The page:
For $23 Million, Fund Manager David Berkowitz Lists His Brownstone
(Bloomberg) -- When hedge fund manager David Berkowitz, now of RiverPark Capital Management, and his wife Nancy began to house-hunt in 1999, they didn’t look hard for a real estate agent.
“Bill Ackman’s mother-in-law was my broker,” he says. Ackman, currently the chief executive officer of Pershing Square Capital Management, co-founded the fund Gotham Partners with Berkowitz in the early 1990s.
Keeping it in the extended corporate family paid off: “When this house came on the market, she was super-aggressive in getting us in.” Once Berkowitz walked into the Upper West Side townhouse’s second-floor dining room, with its 14-foot-high coffered ceilings, he says he had an “Oh, my God” moment.
The couple immediately put in a full-price offer, but were told that the seller was considering an offer that was already on the table. “I did some investigating and found out who the seller was,” Berkowitz says. “It turned out he was a guy in my business, working at Bear Stearns, and like me, Jewish and philanthropic,” he continues. “So I increased my price a little bit, but I offered to make a $100,000 contribution to a Jewish charity in his name if he sold the place to us, and I think that was what carried the day.”
Berkowitz and his wife paid what he says was a little more than $5.5 million for the building, steps from Central Park West. “The house had just been renovated, so we bought it on a Tuesday—and a month later, we were living in it.”
Exactly 20 years later, the couple has put the house on the market, listing it with Cathy Taub of Sotheby’s International Realty for $23 million.
“The house has been a great place to raise children, but we’re not in the business of raising children anymore,” Berkowitz says. “We’re looking forward to—I guess the contemporary term is downsizing.”
Dinner for 70
The house is 25 feet wide, with a little more than 10,000 square feet spread across six floors. After Berkowitz bought the house, he and his family lived there for six years and then, in 2005, embarked on a more than two-years-long, nearly $3 million renovation. They installed an elevator, redid the entire kitchen and all the bathrooms and back garden, and finished most of the basement, installing a home theater, gym, and wine cellar.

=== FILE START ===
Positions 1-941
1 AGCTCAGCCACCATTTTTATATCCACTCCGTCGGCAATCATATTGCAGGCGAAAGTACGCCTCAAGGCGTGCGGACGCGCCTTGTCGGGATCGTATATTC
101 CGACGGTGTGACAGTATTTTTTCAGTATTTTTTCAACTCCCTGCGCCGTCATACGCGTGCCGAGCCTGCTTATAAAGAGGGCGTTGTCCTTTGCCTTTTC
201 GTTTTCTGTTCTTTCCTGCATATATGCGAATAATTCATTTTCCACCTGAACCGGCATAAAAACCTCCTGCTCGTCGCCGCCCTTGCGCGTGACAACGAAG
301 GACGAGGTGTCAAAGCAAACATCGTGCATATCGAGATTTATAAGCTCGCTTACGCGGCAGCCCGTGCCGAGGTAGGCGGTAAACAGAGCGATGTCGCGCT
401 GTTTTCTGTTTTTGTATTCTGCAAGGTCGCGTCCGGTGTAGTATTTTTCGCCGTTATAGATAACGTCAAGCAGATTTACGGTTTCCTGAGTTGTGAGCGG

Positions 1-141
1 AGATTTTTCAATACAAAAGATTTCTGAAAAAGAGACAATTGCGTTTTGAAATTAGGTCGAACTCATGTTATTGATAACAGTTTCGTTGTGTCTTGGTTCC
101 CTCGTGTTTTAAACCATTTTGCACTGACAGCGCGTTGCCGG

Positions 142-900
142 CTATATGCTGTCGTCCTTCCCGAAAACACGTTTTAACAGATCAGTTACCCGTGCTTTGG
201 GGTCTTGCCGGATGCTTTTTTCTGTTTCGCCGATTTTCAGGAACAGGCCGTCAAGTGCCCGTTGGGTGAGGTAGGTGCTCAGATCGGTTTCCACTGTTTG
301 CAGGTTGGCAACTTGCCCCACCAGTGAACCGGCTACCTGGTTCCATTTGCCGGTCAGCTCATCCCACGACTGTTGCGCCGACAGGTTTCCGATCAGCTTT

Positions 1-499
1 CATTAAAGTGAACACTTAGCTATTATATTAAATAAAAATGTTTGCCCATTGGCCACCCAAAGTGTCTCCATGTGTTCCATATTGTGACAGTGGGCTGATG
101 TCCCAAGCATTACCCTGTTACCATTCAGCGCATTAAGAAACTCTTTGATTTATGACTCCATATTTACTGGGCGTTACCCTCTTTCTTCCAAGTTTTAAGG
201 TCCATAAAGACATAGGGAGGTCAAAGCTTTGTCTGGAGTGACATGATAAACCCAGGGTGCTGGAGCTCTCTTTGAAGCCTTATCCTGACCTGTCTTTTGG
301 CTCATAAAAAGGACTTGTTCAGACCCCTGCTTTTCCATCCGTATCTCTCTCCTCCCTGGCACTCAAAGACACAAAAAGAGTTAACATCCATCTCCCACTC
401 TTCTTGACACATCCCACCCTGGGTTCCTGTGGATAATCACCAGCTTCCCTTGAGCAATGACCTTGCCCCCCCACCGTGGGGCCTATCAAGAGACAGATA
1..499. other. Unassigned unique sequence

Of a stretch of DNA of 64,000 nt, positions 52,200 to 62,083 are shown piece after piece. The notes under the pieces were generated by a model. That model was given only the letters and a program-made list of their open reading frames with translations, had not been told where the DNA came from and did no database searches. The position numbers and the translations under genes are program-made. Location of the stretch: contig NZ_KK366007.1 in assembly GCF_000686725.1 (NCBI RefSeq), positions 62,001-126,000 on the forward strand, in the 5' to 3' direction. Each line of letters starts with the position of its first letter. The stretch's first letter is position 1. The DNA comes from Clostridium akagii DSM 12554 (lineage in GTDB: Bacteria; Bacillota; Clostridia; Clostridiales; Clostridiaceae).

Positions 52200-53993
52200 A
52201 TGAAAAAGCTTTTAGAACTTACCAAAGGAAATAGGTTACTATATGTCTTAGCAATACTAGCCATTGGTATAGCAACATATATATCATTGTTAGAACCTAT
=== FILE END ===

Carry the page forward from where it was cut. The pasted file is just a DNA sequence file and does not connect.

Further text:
Today, the garden floor has a massive eat-in kitchen and family room, while the parlor floor has a formal living room and an ornate dining room. “We’ve accommodated 70 people in the dining room,” he says. “And we had a string quartet in the music room next door, playing Beethoven.”
The third floor comprises a large library and a master bedroom suite with a bathroom and two dressing rooms that respectively measure 128 square feet and 160 square feet. (Berkowitz notes that technically, his wife’s dressing room could be turned into a bedroom.)
The floor above has two large bedrooms with en-suite baths, plus a third, smaller bedroom currently configured as a playroom. The top floor contains Berkowitz’s wood-paneled home office, along with two additional bedrooms. “My office was meant as a bedroom when we bought the house,” he admits. “But we had enough bedrooms with six already, so we didn’t need another.”
Norman Rockwell Thanksgiving
Berkowitz and his wife bought the house with an eye toward hosting family events, particularly on Thanksgiving. “I have no evidence to the contrary, so I’m going to stand by the assertion that I’m the only person in Manhattan who routinely deep-fries a turkey in his backyard,” he jokes.
“One of the arguments for buying a place like this is that I wanted to have a Norman Rockwell Thanksgiving.” The house is steps from the path of the Macy’s Thanksgiving Day Parade, “so we go out to the street, watch the parade, and if it’s cold, we come inside for coffee and hot chocolate, and then I go into the backyard to deep-fry the turkey.”
Each year, he says, his family hosts about 40 people for Thanksgiving dinner.
Twenty Years, 20 Closets
Now that he’s decided to sell, Berkowitz says his greatest hurdle is figuring out what to do with 20 years’ worth of stuff.
“Most people in New York have a certain discipline forced on them because of the challenges of space,” he says. “You can’t save a lot of things.” With a house that has, according to floor plans, at least 20 closets (which doesn’t include the basement storage room or those dressing rooms), self-editing wasn’t an issue. “For a time, it was a blessing, and then it has become a bit of a curse.”
As he’s begun to purge his belongings, he says, most of the objects he’s unearthed falls under the category “I can’t believe we kept this,” but the process, he says, has been healthy. “There really has been some catharsis associated with having to go through and cull everything except what we really want.”
Whoever buys the house next, though, will benefit from amenities Berkowitz says he did his best not to take for granted. “I hope that someone gets as much enjoyment out of it as we have.”
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